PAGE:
Cantinho do Avillez It would be sacrilege to write a Lisbon city guide without including one of Jose Avillez’s restaurants, who is basically the city’s Mario Batali. This is his first, most accessible restaurant and the one that put him on the map. (Avillez is also behind fine dining institution Belcanto, considered by many to be the best restaurant in the country.) The decor is simple and welcoming, which matches the food, traditional Portuguese fare like steak sandwiches, flaked cod, and Algarve octopus, all elevated with Avillez’s trademark flare. 

Solar Dos Presuntos Walking into this seafood mecca, you’ll be struck by two things: an awe-inspiring raw (and alive) seafood on display, and the walls adorned with photos of every damn celebrity that’s ever visited the place (there are a lot). The multi-story restaurant is great for groups, and the seafood is prepared extremely traditionally and is of the highest quality. Melt-in-your-mouth Galician-style octopus is transcendent, the cod cakes are perfectly fluffy, and the lobster is the best you'll find anywhere. Be warned, the place is loud and always packed.


Pavilhao Chines As much a museum as it is a bar, this eccentric destination is housed in a former grocery store and has multiple rooms, each one packed to the brim with war paraphernalia, whether it’s old Soviet medals, tiny marching soldiers, model fighter jets, and yes, even a few Hitler dolls. Get lost in history while sipping on some real-deal cocktails, made expertly by a stoic bartender in a tux, of course.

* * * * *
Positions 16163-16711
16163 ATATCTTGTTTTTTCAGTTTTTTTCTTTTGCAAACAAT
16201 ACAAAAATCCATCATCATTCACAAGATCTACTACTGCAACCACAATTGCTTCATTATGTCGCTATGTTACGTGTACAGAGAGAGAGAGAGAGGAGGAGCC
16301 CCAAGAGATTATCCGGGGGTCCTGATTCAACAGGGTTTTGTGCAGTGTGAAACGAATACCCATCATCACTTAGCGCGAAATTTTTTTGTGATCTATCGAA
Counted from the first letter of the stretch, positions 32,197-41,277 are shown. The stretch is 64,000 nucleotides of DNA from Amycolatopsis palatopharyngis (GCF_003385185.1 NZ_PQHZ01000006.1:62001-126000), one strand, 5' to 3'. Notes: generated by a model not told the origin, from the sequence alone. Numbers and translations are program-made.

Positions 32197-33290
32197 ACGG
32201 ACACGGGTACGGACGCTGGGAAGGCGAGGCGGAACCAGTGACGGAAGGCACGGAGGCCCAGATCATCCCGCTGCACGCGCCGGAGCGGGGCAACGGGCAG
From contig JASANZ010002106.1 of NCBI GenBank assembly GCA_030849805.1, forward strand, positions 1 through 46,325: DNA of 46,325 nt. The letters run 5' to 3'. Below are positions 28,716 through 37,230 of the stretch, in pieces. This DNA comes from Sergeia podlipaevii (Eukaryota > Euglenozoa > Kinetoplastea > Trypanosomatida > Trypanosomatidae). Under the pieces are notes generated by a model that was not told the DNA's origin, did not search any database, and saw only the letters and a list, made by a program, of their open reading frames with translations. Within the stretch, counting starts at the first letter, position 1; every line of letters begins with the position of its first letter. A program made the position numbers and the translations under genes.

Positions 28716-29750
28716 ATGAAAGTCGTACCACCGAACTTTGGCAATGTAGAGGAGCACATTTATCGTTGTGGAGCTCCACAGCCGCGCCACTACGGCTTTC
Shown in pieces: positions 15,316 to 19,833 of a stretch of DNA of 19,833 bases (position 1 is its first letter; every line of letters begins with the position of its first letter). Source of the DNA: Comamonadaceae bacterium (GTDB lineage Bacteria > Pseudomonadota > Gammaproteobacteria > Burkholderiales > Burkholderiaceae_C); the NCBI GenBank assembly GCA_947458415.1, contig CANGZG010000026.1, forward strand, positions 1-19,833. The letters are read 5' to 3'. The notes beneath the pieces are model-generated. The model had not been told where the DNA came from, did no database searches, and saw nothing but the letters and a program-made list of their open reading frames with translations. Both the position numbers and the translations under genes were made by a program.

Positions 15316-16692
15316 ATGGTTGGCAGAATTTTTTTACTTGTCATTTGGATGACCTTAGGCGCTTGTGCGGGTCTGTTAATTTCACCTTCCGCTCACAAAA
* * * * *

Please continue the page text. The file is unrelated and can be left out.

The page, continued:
Any of the city’s many kiosksIt is often said that Lisbon is a city of hills. But it is also a city of kiosks. The ubiquitous stations, dotted all over town (including atop its many stunning lookout points), have outdoor seating and serve pretty much any beverage you could desire, alcoholic or otherwise (go for the alcoholic). There’s something to be said about ordering a cold beer, right there on the street, and sitting down to enjoy it while taking in the bustling street life like a civilized person. North Americans could learn a thing or two from Lisbonites. 

Lost in Esplanada Bar Lisbon has such an overwhelming number of rooftop and terrace bars with staggering views of the terracotta rooftops and the deep blue Tagus, that it’s hard to choose which one is worth your time. May we suggest this one, a quirky, colorful, tree-covered terrace with Middle Eastern flavor and 360-degree views of the city. The sleepy days come alive at night with live music. 

A Tasca do ChicoAnd speaking of live music, the style that is most associated with Lisbon is Fado, a nearly 200-year-old art that usually involves a singer performing mournful and melancholic music over one or two guitars. Maybe the best place in the city to catch some live music is here, a charming and intimate refuge in the heart of the chaotic, party-centric Barrio Alto neighborhood. 


LX FactoryThis string of shops and restaurants in a revamped historical industrial complex is a symbol of Lisbon’s recent revitalization and its emergence as a budding center of design and entrepreneurship. Located in the shadow of the 25 de Abril Bridge, this outdoor mall features retailers like Retroshop, a store dedicated to vintage pieces like luggage and typewriters; Pura Cal, a cute shop filled with handcrafted artisanal home items; and Ler Devagar, arguably one of the most beautiful bookstores in the world, located in an old printing factory and featuring floor-to-ceiling bookshelves. It’s a must.

EmbaixadaLocated in the stunning Ribiero da Cunha Palace in Príncipe Real, this "shopping gallery" sells furniture, clothes, accessories, jewelry, cosmetics, and shoes from local vendors. Storytailors, one of Portugal's coolest design houses, is located here, too. Muu is a chic space focusing on handbags and accessories, while O da Joana is a great place to scoop handmade clothes. But even if you're not looking to drop any euros, just walking around the majestic space is reason enough to visit.